• Mon
  • Jul 28, 2014
  • Updated: 1:55pm
Corporate China
PUBLISHED : Tuesday, 24 September, 2013, 6:01pm
UPDATED : Tuesday, 24 September, 2013, 6:02pm

4G coming, but set for rocky road

China is likely to issue 4G licenses in the first half of October, but teething problems will limit new sign-ups to 10-20 million in the first year of service

BIO

Doug Young has lived and worked in China for 15 years, much of that as a journalist for Reuters writing about Chinese companies. He currently lives in Shanghai where he teaches financial journalism at Fudan University. He writes daily on his blog, Young’s China Business Blog (www.youngchinabiz.com), commenting on the latest developments at Chinese companies listed in the US, China and Hong Kong. He is also author of a new book about the media in China, “The Party Line: How the Media Dictates Public Opinion in Modern China.”
 

I've been writing with growing frequency about the impending release of 4G mobile licenses, as local media report almost weekly on the latest developments in this highly anticipated event. The latest reports aren't all that exciting, citing a regulatory source saying rumors that licenses will be issued this month are most likely untrue. Meantime, leading telco China Mobile (0941.HK; NYSE: CHL) doesn't seem to care about the actual release date, and has already started its own aggressive campaign for advance sign-ups of 4G subscribers in major cities like Shanghai. Amid all this buzz, I thought I'd also take a look at what's ahead for 4G once it actually launches, as I do see a rather bumpy road for the technology in its first year.

Let's start off this 4G overview with a look at the latest media reports that cite an unnamed regulator dampening rumors that licenses will be awarded on September 28, or this Saturday. The official from the news office of the Ministry of Industry and Information Technology (MIIT) says simply that the reports are most likely false, and there's a 90 per cent chance that licenses won't be issued on Saturday. The official adds that final discussions on the licenses are still taking place, hence the lack of a definite release date timetable.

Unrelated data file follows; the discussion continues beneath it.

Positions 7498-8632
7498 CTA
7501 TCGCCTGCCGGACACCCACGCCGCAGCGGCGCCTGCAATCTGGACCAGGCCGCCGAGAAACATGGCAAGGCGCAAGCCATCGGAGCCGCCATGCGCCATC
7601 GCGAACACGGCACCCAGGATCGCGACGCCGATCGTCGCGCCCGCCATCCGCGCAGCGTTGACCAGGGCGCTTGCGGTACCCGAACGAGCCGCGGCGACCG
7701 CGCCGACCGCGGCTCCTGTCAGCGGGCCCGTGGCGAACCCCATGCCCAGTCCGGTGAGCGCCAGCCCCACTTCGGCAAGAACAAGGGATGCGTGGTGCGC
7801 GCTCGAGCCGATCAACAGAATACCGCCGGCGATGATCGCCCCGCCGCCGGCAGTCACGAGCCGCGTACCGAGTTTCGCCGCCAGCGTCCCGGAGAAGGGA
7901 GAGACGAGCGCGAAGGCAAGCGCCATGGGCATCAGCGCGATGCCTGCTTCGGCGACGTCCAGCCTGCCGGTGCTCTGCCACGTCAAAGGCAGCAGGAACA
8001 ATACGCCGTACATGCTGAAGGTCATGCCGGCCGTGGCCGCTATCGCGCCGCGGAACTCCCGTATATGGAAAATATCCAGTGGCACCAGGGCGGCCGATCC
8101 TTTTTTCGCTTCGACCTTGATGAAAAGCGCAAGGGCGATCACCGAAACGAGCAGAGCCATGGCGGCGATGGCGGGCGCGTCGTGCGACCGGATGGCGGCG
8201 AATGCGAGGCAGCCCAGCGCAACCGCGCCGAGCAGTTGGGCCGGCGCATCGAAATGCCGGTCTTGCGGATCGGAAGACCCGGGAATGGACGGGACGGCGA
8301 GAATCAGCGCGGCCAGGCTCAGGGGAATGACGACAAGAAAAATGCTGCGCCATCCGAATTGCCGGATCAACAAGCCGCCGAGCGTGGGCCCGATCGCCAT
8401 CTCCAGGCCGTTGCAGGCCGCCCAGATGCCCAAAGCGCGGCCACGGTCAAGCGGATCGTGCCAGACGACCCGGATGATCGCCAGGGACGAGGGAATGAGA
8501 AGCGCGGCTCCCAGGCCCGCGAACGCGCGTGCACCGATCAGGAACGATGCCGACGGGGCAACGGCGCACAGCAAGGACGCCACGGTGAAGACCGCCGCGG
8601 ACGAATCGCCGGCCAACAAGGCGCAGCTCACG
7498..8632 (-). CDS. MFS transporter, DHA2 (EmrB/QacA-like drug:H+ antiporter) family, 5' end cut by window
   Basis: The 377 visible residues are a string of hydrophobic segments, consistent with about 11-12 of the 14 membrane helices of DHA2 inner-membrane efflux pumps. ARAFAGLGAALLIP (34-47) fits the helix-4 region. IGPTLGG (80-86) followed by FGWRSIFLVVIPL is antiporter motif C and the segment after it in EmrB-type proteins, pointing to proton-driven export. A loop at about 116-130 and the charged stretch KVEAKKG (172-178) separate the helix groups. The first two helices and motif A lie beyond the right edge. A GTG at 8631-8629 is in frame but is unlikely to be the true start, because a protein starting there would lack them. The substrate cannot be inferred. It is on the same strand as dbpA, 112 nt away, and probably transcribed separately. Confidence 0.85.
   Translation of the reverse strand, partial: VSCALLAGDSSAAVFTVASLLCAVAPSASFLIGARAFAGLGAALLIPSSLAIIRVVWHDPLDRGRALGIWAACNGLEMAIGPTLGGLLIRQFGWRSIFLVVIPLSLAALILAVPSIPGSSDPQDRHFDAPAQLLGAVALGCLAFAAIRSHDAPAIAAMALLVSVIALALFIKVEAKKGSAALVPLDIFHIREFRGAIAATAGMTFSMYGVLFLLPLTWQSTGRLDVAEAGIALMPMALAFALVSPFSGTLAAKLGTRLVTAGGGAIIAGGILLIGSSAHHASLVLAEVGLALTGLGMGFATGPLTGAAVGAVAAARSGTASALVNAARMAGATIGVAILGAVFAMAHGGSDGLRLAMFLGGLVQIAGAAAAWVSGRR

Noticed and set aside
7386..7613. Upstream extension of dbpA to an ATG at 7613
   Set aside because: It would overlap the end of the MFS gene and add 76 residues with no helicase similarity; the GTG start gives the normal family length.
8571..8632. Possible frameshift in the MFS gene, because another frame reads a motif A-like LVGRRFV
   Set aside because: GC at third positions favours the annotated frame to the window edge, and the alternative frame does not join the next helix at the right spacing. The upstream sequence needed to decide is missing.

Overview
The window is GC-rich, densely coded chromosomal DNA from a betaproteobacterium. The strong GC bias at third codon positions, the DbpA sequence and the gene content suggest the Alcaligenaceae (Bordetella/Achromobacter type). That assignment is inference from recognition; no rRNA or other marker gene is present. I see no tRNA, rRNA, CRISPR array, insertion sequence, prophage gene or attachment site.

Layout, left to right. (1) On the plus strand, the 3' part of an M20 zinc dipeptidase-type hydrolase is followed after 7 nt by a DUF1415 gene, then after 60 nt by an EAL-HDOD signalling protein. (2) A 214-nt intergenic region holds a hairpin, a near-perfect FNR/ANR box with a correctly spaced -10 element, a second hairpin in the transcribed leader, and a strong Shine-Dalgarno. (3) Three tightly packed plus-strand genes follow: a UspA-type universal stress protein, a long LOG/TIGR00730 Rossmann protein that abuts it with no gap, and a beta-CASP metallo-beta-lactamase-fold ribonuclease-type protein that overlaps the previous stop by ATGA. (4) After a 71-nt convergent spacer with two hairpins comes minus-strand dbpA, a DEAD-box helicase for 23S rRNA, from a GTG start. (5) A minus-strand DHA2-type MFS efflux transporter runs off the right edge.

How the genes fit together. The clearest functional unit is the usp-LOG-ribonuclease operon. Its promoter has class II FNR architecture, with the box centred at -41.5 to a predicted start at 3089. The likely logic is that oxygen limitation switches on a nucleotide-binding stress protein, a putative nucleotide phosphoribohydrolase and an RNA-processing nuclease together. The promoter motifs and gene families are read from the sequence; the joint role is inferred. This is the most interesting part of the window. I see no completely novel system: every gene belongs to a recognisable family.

This lack of timetable doesn't surprise me, as the MIIT is notoriously cautious and slow all of its major decisions, and 4G is certainly one of its biggest decisions of this year. I do think the ministry is feeling a lot of pressure to award these licenses soon, as China's three telcos seek to roll out services that have already been available for 1-2 years in many major global markets. Accordingly, I do suspect we'll see the licenses finally granted in October, most likely right after the long National Day holiday at the beginning of the month.

China Mobile seems to be anticipating that imminent announcement, as it's already launched its first major drive to sign up 4G subscribers. That marketing campaign was on full display this week in the form of numerous 4G advertisements at the Lujiazui subway station in the heart of Shanghai's financial district. The ads proclaim that China Mobile will soon open the 4G era, which will allow significantly faster speeds for mobile Internet and data users compared with 3G technology. The ads say China Mobile is now accepting advance 4G signs-ups, though no specific dates for a service launch are given.

Most industry watchers expect the MIIT to award licenses in October for only one type of 4G service that uses a homegrown Chinese technology called TD-LTE. They don't expect license awards for a more globally mature standard called FDD-LTE until sometime next year, possibly not until the latter half of 2014.

So with TD-LTE about to launch, what should we expect for the service in its early phase? My guess is that the new service, which will come mainly from China Mobile, will be plagued with problems initially that will ultimately undermine its potential. Such problems are relatively common for new services. This one is especially complex because its unique combination of local and global technologies will create numerous challenges for product developers.

Accordingly, we should look for lots of hype when the licenses finally get announced next month, followed by an equally high-profile marketing blitz by China Mobile. But we can also expect to read about many problems for the new service in its early phase, and I wouldn't expect to see to see more than 10-20 million new sign-ups in the first year of 4G service.

Bottom line: China is likely to issue 4G licenses in the first half of October, but teething problems will limit new sign-ups to 10-20 million in the first year of service.

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